• Block all annoying noises and eliminate as much light as possible.
  • Use the bed only for sleeping or having sexual relations.
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Furthermore, exposing oneself to natural light in the mornings can promote the proper functioning of circadian rhythms that our body relies on to regulate alertness and vigilance levels. When we wake up and perceive light, the body ceases to generate melatonin, a hormone heavily involved in sleep-wake cycles, signaling to our body that it is time to sleep. This is why it is also recommended to establish a pre-sleep routine that avoids screens or other sources of light, signaling to our brain to start preparing for rest. The same principle applies to caffeine, which hinders us from perceiving the feelings of tiredness that aid in falling asleep.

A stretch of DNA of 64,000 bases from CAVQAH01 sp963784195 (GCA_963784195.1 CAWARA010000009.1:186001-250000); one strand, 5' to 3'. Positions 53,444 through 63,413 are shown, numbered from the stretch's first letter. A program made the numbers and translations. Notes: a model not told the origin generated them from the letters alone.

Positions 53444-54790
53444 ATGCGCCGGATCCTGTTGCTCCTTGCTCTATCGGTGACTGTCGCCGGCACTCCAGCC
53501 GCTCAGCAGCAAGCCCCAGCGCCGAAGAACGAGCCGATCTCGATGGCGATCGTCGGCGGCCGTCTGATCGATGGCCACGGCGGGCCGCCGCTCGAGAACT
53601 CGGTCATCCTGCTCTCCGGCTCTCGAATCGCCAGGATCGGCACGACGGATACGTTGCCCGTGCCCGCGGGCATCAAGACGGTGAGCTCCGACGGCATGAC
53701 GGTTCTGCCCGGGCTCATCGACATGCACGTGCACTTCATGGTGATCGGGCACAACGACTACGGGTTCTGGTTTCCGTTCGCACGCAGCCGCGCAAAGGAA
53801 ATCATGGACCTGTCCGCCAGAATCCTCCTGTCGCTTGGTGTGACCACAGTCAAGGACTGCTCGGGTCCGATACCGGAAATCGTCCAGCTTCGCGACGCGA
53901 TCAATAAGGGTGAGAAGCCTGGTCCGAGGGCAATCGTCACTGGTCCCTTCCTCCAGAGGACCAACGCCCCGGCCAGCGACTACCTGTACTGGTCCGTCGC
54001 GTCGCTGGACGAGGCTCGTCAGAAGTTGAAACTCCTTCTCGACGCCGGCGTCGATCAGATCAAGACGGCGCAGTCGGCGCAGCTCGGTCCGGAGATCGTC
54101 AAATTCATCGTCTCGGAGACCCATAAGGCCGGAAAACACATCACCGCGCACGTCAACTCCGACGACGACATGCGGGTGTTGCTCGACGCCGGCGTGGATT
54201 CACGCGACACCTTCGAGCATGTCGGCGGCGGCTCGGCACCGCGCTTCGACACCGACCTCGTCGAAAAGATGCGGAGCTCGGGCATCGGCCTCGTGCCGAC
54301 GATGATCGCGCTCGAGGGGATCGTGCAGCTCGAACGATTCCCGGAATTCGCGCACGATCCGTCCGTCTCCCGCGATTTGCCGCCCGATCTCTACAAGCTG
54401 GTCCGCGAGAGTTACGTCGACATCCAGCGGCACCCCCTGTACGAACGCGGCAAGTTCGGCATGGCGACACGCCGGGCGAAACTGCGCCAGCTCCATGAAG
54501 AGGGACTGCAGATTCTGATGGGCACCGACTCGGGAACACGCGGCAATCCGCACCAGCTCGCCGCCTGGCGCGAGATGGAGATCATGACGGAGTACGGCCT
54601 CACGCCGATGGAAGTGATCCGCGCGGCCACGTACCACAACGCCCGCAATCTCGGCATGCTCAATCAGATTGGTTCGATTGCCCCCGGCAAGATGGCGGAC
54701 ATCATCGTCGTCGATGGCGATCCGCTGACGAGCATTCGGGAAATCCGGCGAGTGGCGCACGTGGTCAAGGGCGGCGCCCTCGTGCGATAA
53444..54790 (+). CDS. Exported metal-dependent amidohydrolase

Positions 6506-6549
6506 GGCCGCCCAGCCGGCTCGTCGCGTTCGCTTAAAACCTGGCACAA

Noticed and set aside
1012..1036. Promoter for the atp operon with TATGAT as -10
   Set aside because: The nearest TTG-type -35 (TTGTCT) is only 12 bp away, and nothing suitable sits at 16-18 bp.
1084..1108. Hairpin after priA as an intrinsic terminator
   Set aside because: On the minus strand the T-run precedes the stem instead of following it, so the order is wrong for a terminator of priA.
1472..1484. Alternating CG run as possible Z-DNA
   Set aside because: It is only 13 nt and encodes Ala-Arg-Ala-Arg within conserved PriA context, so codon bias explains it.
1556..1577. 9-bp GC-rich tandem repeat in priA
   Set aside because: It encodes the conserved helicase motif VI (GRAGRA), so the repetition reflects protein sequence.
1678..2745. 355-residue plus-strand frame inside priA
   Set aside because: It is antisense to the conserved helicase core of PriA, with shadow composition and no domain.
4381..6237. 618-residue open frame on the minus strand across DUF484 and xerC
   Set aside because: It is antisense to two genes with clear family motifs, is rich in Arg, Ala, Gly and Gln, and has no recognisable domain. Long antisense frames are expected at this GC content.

Once again, while these tips may be helpful, if you feel that lack of sleep has a significant impact on various areas of your life, it would be highly advisable to consult with a healthcare professional who can help you conduct an analysis tailored to your circumstances. Considering all the functions affected by lack of sleep, it is worth addressing it as a priority: improving your sleep quality may lead to a noticeable improvement in aspects you may not have associated with the quality of your sleep.

Abouth the author

Alejandro Sancha is a General Health Psychologist and Clinical Neuropsychologist. He also has a postgraduate degree in child and adolescent psychology. He has experience with various psychological problems (anxiety, mood disorders, stress, ADHD, rehabilitation in acquired brain injury, among others) and works from an evidence-based perspective. His passion for understanding human behavior led him to dedicate himself to the clinic, being very important for him that his clients feel comfortable from the beginning, understanding how their discomfort originates and how it is maintained today, in order to generate the necessary tools that allow them to achieve the greatest possible well-being in their lives.

Alejandro Sancha Moreno
Division of Psychology, Psychotherapy and Coaching
Alejandro Sancha Moreno
Children, adolescents and adults
Languages: English, French and Spanish